But the question must be asked apart from all of this, is there a benefit from learning more about the Hebrew culture? Absolutely, without doubt. I believe the more we know about a particular culture from which books were written that we study, the closer we get to the originally, intended meaning. That is the key as far as I’m concerned.

Currently, I’m taking Hebrew (I took Greek a number of years ago). I’m also studying the Jewishness of Jesus’ day and culture. That includes learning about the feasts, the festivals, the Jewish idioms, the Jewish marriage process and much more. Am I doing any of this because I have somehow concluded that I am actually Jewish (or that I want to be Jewish)? Not at all.

I’m studying all of these things because I am a visual learner. I have an intricate model of the Temple and Tabernacle that I plan on putting together hopefully soon. That process will enable me to cement the concepts of the Temple in my mind. As a visual learner, I know that I have to “see” it for it to stick. Going through the various processes with my hands and with my eyes, will allow me to make it stick.

One of the things that bothers me about those within the Hebraic Roots Movement is the tendency to denigrate Christians who do not do what they do (and probably the biggest mistake I believe they make is to insist that Christians must worship on Saturday).

But there is a tendency among Christians not involved in the Hebraic Roots Movement to denigrate Christians like me who want to learn Hebrew and want to understand more about the feasts, the festivals, and the culture that our Lord lived in. I think both extremes are wrong.

I believe, as with anything, Christians can easily go overboard, moving off into areas that are out of step with Jesus Himself. The Hebraic Roots Movement can become a chain around our neck dragging us down into a works-related salvation.

At the same time, the more we know about the Hebrew culture of Jesus’ day, the better we will come to know the Savior who gives us life eternal.


Entry filed under: Religious - Christian - Theology, salvation.

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  • […] of the New Testament (they call it the “Renewed Covenant”) was originally written in Hebrew, not Greek. I dealt with that subject in an earlier post so there’s no need to revisit it […]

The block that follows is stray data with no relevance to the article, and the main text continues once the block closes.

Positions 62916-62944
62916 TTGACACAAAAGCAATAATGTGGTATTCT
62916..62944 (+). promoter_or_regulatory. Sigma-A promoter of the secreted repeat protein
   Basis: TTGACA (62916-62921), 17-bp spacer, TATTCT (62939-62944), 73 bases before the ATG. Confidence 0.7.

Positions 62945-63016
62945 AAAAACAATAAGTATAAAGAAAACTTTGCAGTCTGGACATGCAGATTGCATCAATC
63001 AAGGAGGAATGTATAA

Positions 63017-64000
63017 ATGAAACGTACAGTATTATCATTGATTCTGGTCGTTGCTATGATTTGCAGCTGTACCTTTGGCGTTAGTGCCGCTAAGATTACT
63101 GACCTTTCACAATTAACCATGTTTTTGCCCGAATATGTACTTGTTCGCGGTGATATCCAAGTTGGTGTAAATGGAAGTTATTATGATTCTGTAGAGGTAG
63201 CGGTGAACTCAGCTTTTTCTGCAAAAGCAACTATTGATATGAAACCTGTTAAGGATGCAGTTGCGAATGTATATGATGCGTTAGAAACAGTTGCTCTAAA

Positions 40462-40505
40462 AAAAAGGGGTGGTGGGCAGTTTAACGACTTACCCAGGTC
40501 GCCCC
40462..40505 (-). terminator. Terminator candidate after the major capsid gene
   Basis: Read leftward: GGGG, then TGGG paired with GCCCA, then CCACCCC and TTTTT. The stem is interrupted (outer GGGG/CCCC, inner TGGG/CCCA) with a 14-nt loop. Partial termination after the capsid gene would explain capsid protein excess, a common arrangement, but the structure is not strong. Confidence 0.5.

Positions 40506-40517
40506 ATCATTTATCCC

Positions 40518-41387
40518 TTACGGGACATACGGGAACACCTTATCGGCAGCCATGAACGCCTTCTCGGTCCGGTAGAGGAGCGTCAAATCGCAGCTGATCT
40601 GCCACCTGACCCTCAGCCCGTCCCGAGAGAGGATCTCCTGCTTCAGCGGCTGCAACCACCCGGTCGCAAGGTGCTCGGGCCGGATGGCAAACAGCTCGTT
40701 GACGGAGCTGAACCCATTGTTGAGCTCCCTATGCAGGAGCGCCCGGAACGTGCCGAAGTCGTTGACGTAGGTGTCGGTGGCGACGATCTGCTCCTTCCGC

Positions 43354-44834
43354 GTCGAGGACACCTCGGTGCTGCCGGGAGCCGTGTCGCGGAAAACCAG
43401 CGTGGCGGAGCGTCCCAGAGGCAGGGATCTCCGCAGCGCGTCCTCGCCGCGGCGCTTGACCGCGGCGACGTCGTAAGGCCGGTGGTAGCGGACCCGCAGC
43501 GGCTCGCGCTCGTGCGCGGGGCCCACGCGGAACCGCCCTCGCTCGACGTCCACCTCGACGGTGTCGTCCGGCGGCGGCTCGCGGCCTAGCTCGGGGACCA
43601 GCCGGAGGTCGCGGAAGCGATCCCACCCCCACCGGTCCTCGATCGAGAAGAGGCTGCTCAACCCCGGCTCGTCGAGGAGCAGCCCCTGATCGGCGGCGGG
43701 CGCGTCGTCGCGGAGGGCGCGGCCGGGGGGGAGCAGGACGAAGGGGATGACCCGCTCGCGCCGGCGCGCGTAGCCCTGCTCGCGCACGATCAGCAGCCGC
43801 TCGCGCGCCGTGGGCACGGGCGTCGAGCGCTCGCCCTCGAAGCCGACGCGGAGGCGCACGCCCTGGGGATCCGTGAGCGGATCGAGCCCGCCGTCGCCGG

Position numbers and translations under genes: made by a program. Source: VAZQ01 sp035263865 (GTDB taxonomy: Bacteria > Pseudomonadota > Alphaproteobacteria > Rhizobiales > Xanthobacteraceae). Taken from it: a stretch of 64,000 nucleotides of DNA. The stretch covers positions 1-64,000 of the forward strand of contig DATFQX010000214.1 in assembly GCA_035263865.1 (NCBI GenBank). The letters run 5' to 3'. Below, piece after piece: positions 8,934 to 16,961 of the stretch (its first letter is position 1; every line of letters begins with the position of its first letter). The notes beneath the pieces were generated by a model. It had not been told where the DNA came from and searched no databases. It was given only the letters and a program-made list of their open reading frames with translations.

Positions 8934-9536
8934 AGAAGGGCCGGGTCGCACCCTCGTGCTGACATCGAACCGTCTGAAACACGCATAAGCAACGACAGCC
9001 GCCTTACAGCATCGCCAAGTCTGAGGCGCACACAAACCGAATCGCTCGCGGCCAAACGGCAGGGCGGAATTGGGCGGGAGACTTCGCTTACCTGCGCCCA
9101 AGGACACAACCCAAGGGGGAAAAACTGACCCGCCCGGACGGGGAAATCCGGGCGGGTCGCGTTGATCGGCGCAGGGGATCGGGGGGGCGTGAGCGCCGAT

• 2. revjohnson1958  |  April 22, 2014 at 2:57 PM

    Excellent Fred. Thank you for bringing balance to this subject. You have inspired me to study the Hebrew Roots of Christianity in greater detail. I see through what you have written on this topic that you really can do that without getting embroiled in the extremes of Hebraic Roots theology.



    • 3. modres  |  April 22, 2014 at 3:06 PM

      Thank you for your kind words.


  • 4. Lester  |  April 22, 2014 at 2:08 PM

    Many scholars are of the opinion that Aramaic was the primary language spoken in that area of the world in Jesus time. the language of the temple is universal and once the interpretation is known anyone can understand without Hebrew, Greek or Aramaic.
    When we say Jesus/Yashua was a Jew we must also understand he was a universal Messiah and the Son Of One not a Jew! Yet son of Mary and a son of David. Today I know they say if your mother is Jewish you are also. However it was not that way in the times of Christ and the patriarchs. If your father was of Israel you were of Israel. Anyway, I’d like to recommend a couple of books by a man that in his time was very controversial. He even followed his genealogy to Israel and his name is known as one that is Hebrew in certain areas. Bill “Britton”. He wrote many books and the one I read first in 1980 was “Light Out Of Shadows” dealing with the temple and “Hebrews, The Book Of Better Things”. Bill has been gone now since 1985. Many hard core fundamentalists call him a heretic. This man was solid a rock and known by many in his walk as straight as an arrow. Here is the website and the books can be read online or ordered.



    • 5. modres  |  April 22, 2014 at 2:55 PM

      Thank you, Lester!